Sehwag is not an opener

In my 2011 XI post I remarked upon the fact that there were a dearth of good openers last year. Not only did no full time occupant of the position came close to matching the record of Alastair Cook, but none of them even averaged over fifty. I put it down at first to a statistical anomaly, but watching India ‘bat’ at the SCG I realised that many teams no longer have traditional openers in the mould of Strauss and Cook. Most teams now have at least one opener who tries to get his team off to an ODI-style flier. Sehwag for India is the most notable, but New Zealand have McCullum, Sri Lanka have Dilshan, Bangladesh have Iqbal, Pakistan have Hafeez, South Africa have Smith and Australia have Warner (now) and Watson (prior to his injury). The only team besides England who do not follow this trend are the West Indies, and in their case it is only because of the ongoing feud between the WICB and Chris Gayle.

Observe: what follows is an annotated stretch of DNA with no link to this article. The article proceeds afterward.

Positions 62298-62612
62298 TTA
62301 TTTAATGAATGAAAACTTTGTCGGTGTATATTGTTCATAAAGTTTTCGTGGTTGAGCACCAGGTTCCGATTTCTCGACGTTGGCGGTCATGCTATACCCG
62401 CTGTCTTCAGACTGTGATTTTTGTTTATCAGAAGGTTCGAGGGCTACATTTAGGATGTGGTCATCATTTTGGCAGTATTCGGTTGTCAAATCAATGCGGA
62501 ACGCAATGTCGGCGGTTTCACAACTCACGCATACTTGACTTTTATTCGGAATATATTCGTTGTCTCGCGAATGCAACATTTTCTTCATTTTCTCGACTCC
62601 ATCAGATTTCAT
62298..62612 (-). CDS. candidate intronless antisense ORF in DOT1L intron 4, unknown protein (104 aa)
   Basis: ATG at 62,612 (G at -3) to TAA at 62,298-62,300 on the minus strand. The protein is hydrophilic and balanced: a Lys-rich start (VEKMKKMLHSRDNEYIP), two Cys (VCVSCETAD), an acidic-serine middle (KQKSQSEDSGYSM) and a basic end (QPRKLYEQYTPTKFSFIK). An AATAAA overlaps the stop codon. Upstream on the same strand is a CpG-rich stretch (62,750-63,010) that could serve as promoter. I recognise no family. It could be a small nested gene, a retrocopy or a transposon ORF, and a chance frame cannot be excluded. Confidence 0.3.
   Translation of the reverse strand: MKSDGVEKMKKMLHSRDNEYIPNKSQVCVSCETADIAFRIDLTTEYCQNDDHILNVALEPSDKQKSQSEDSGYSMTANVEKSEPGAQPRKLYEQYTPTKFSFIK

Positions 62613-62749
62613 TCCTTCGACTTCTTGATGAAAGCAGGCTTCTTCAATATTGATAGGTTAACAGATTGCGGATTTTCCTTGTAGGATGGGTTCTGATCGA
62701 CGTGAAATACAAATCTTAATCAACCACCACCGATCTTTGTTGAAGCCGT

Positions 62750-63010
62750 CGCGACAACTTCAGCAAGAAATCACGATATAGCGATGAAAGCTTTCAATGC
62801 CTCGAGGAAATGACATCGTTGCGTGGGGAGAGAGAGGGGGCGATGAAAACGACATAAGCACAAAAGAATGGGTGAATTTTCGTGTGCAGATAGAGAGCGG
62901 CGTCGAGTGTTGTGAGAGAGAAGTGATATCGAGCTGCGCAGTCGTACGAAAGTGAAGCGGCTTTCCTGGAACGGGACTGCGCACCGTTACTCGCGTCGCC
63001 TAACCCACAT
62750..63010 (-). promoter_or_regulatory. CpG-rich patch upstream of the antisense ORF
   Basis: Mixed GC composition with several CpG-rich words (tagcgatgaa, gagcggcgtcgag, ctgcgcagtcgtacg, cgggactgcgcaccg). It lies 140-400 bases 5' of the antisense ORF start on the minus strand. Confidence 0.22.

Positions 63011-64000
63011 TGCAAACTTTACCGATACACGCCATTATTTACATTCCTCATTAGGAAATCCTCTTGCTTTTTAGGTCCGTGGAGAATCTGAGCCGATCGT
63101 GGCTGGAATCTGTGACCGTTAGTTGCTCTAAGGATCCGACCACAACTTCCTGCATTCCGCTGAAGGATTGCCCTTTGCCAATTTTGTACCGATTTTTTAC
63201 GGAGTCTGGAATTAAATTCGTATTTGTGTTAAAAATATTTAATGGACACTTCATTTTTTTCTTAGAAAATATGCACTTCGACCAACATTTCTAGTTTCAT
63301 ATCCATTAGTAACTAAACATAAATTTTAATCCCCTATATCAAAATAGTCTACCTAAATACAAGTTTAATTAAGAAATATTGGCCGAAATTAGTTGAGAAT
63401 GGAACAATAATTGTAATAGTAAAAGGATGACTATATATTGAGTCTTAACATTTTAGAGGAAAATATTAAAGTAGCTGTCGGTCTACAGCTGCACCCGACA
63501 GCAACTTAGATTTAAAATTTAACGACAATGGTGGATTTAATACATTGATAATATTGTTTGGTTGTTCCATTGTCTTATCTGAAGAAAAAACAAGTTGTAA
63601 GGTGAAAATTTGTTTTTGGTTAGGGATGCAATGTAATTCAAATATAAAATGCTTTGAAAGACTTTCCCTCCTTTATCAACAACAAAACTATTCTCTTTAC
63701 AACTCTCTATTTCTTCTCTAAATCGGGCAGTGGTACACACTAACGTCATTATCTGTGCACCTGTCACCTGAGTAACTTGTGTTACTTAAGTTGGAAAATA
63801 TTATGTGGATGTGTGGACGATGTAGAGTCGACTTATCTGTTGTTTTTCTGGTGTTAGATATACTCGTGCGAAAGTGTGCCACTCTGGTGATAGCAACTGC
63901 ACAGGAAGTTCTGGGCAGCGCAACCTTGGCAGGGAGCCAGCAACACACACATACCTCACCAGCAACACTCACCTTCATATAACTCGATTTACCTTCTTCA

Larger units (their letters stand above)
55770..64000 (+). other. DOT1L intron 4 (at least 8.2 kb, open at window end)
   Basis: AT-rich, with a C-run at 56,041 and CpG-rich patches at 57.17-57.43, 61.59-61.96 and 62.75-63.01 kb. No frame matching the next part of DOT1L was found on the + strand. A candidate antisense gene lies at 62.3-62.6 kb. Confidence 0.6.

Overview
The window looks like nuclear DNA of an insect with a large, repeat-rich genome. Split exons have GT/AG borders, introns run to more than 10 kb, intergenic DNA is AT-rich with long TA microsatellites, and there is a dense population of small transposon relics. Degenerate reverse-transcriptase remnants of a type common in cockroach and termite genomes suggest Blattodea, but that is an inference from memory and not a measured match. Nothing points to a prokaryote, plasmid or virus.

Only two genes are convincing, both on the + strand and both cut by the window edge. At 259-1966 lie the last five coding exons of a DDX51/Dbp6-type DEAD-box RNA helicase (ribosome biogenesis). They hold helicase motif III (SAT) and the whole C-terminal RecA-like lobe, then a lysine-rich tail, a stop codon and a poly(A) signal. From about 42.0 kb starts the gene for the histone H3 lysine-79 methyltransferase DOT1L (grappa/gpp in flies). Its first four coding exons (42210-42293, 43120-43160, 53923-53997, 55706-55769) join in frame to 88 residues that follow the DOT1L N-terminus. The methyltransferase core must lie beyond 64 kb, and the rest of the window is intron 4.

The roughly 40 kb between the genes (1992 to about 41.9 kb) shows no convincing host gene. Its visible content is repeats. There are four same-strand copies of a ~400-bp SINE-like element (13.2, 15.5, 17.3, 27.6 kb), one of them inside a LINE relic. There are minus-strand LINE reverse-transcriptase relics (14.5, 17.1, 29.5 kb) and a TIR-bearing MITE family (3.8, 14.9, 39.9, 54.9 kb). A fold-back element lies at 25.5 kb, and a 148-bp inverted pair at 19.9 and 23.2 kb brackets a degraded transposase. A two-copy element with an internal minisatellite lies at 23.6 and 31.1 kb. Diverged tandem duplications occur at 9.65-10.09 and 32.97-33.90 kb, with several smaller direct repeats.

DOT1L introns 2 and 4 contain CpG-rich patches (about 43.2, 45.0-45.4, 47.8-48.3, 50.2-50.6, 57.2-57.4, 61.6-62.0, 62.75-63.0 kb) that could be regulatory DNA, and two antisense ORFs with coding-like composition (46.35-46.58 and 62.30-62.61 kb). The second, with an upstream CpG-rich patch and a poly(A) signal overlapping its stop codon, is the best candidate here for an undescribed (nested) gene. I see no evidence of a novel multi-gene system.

I think this is central to the spate of collapses and low scores we have seen in Test matches this year. Having an ‘explosive’ batsman at the top of the order is not necessary at Test level and more and more it appears to be a hindrance. New ball bowlers have started to appreciably swing the ball again and especially last year we saw an increase in the number of wickets that helped the bowlers early on. The batsmen trying to hit out and score 100 before lunch are having their technique exposed by the moving ball and are departing early on in the innings. This is borne out by the statistics; through the noughties the average opening partnership was just a shade over 40. In 2011 it was 31.30. Having the number three come in to face a still new ball is obviously far less than ideal, and this is how top order collapses start. We’ve seen it several times this year, and whilst it isn’t all down to the failures of opening batsmen I think that is one of the main culprits. The job of an opening batsmen is to accumulate runs whilst playing the shine off the ball and wearing down the opposition’s best bowlers, not to propel the team to 150-1 at lunch. The teams like England that remember this fact are the ones that will be successful.

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